1st-2nd November 2018
Situated on the border between Peru and Bolivia, Lake Titicaca is both the largest lake in South American and also, at 3,800 meters altitude, the highest navigable lake in the world. It has a rich history, having been inhabited by many cultures – including the Tiwanaku people – for thousands of years before the Incas came, and many ancient relics to this area’s spiritual past remain.
This was my final week in Peru and I began it with a two-day boat journey through the lake. The boat I was cruising on took us first to the Uros archipelago. A community of floating, man-made islands made out of reeds. Each one is home to a small extended family and they form a complex network, either connected to each other directly or within close proximity.
It is said that these people originated from the Amazon, from which they were driven out hundreds of years ago. Having no land to call their home, they created their own. The islands are mobile and they used to dwell deeper within the lake but now, having achieved a more peaceful existence with the people who live upon the shore, they have moved closer to the port town of Puno where they supplement their living on tourism and selling handicrafts.
As a tourist, your time on Uros is very structured. You are not really allowed to wander freely and are taken to a small part of it chosen by the community. The amount of time you spend is also designated by the captain of your boat. One of the locals comes out, tells you a little about their lives, and then you get some time to browse the shops some of the inhabitants have set up.
I am not saying this as a complaint. It was still interesting to see, even if you didn’t feel like you get to know the place and its people properly. I have seen a lot of people online complaining about this place being too ‘touristy’ and, to be quite frank, those people need to get a grip. What exactly are you expecting? You are a tourist. One out of dozens who come to a very small place each day to walk among them. Of course they are going to control where you go and try to sell you things. What other benefit are they going to get out of you nosing into their life? Minority cultures don’t exist solely for the curiosity of white people.
After our time in Uros, we got back onto the boat and sailed deeper into the lake, passing through a channel between the beds of reeds. We saw lots of birdlife. Within an hour or so, something appeared on the horizon and it got bigger and bigger. It was the Island of Amantaní, where we were staying that night.
Amantaní is a small island, mostly populated by Quechua-speaking farmers who have lived there for generations. There are no hotels, restaurants or cars, only homestays, which the Elders allocate to visitors on a rotating system. I was given my own room, which was surprisingly comfortable, but there was no electricity or hot water (not that I am complaining, simplicity is what I came here for). The woman who looked after me also provided me and the other guests with meals.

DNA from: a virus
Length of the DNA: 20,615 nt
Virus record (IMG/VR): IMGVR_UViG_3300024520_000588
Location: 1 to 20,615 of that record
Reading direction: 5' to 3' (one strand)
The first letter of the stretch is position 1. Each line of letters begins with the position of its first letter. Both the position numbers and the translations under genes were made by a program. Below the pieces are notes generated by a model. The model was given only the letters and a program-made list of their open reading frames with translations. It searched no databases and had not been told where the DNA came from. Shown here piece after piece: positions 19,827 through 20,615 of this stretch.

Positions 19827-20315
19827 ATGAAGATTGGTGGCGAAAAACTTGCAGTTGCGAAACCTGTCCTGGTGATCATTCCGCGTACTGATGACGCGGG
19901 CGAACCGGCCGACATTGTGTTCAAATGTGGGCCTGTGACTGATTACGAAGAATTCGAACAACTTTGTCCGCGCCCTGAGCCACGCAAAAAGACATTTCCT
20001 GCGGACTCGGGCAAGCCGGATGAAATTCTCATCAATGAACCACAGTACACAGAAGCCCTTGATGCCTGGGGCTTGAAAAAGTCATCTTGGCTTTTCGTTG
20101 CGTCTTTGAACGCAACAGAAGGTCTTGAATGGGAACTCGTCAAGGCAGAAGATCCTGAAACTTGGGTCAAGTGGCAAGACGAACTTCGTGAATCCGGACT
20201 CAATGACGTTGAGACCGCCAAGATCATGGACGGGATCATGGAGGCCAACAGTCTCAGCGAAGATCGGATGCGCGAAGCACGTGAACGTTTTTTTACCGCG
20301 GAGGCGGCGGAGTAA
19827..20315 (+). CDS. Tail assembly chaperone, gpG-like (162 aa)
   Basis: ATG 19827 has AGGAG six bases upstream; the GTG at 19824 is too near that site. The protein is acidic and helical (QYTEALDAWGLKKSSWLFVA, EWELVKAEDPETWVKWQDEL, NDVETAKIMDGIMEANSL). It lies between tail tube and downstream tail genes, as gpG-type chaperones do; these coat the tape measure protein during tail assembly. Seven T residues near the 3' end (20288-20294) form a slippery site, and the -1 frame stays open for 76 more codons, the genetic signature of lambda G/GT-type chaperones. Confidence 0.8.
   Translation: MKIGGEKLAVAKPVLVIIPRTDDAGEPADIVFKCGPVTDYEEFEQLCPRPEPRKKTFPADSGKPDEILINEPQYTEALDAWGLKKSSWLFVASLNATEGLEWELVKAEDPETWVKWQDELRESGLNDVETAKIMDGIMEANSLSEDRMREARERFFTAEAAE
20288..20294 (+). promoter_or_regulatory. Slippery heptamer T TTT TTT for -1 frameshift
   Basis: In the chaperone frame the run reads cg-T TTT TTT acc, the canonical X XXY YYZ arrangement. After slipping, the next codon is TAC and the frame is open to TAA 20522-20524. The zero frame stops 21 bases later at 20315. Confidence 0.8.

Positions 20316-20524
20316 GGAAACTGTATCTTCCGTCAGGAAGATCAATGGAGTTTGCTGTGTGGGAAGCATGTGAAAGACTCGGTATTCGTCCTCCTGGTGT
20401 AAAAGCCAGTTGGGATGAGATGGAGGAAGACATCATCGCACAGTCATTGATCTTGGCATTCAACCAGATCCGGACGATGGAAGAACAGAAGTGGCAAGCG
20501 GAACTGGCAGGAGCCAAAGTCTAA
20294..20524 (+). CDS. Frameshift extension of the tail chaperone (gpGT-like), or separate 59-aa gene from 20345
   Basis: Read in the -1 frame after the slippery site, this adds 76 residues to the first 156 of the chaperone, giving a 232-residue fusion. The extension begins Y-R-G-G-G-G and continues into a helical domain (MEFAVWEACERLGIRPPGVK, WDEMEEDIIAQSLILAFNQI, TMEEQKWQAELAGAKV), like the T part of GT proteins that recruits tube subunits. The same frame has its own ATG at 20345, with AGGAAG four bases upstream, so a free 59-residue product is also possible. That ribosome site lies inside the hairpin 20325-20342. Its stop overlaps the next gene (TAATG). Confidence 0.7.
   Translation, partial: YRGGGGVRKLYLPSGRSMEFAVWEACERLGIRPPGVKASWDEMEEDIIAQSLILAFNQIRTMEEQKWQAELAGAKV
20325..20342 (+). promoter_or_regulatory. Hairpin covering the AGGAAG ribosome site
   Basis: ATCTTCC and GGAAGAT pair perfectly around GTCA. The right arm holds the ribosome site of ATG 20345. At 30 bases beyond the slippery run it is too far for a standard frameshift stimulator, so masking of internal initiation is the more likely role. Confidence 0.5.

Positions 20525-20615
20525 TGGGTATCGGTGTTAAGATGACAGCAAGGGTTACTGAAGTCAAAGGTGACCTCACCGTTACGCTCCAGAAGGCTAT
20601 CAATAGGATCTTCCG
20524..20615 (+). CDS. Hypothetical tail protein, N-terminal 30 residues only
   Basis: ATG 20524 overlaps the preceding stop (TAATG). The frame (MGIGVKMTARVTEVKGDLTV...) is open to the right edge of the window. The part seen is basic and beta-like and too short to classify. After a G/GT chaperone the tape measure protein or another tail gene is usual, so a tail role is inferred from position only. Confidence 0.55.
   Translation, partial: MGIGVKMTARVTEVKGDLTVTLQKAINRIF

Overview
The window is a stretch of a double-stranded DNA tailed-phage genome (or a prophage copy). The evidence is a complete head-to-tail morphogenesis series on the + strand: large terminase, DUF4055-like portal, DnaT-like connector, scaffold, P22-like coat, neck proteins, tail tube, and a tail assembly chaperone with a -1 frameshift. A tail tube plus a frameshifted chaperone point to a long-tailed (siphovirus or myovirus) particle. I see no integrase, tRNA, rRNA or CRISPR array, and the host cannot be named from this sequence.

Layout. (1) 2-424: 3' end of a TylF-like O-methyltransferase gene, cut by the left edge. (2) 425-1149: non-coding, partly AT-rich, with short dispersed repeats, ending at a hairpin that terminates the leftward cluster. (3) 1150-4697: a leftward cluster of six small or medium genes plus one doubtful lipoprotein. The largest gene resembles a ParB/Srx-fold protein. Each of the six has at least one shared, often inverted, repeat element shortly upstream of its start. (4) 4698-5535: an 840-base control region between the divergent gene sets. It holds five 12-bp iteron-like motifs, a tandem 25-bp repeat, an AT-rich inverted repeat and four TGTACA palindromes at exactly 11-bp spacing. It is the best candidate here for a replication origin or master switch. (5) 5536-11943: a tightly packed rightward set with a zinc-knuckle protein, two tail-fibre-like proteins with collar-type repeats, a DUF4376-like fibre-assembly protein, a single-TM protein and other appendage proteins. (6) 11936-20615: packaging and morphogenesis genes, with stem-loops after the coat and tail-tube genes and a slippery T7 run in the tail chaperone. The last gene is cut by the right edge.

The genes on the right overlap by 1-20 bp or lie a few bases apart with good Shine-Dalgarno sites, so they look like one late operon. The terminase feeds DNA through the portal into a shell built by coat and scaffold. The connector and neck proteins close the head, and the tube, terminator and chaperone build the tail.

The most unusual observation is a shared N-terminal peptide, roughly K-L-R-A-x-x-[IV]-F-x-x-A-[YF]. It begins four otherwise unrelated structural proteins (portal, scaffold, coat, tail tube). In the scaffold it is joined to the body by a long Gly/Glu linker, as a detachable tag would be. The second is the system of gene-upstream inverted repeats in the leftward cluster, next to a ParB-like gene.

After lunch, I went out and explored the island by foot.
Despite how small this island is, it is surprisingly tiring to wander around. It is hilly and sits at an altitude of 3,800 to 4,100 meters, leaving you breathless at times. The sun is very strong too.
First I walked to Pachatata, a peak which is home to some old Tiwanaku ruins which are still in use by locals for folk-ceremonies today.
And then I walked to Amantaní’s highest peak of all, Pachamama, which had more ancient ruins and some wonderful views. One of my favourite sights was this photo I took.
Amantaní has many Tiwanaku-style stone arches framing the pathways and this is one of them. In the background, you can see Pachatata, and then, beyond that, the white peaks of the Cordillera Real in Bolivia. An area I intend to explore in the coming weeks.
Most visitors to the island remain at Pachamama till dusk to watch the sunset, but I didn’t see much point in that because it was cloudy. I walked back to the main plaza. The temperature plummeted and it quickly became chilly. On the way, I popped into a small bar and had a beer before I returned to the homestay for dinner.
I slept very well that night. At one point I needed to get up to use the toilet and saw one of the starriest skies I have ever glimpsed. In the morning, our host made us a quick breakfast and then we were back on the boat again.
We went to visit another island called Taquile that morning. Our captain dropped us off at the northern tip and then picked us up from the other side later that day, allowing us to walk its length.
Taquile was a little more touristy and yet also more scenic than Amantaní. Amantaní gets fewer visitors, and the ones who do come mostly stay overnight, whereas Taquile mostly just gets day-trippers. It is steeper too. Not many people seem to bother walking up to its highest peak, which is a shame because it was probably my favourite place on these islands so far, and the walk had stunning views.
There was yet another temple at the top, which also showed signs that it was still in use by the locals today.
After lunch, I went to the dock where the boat was waiting to take me back to Puno.
For more photos from Lake Titicaca, click here.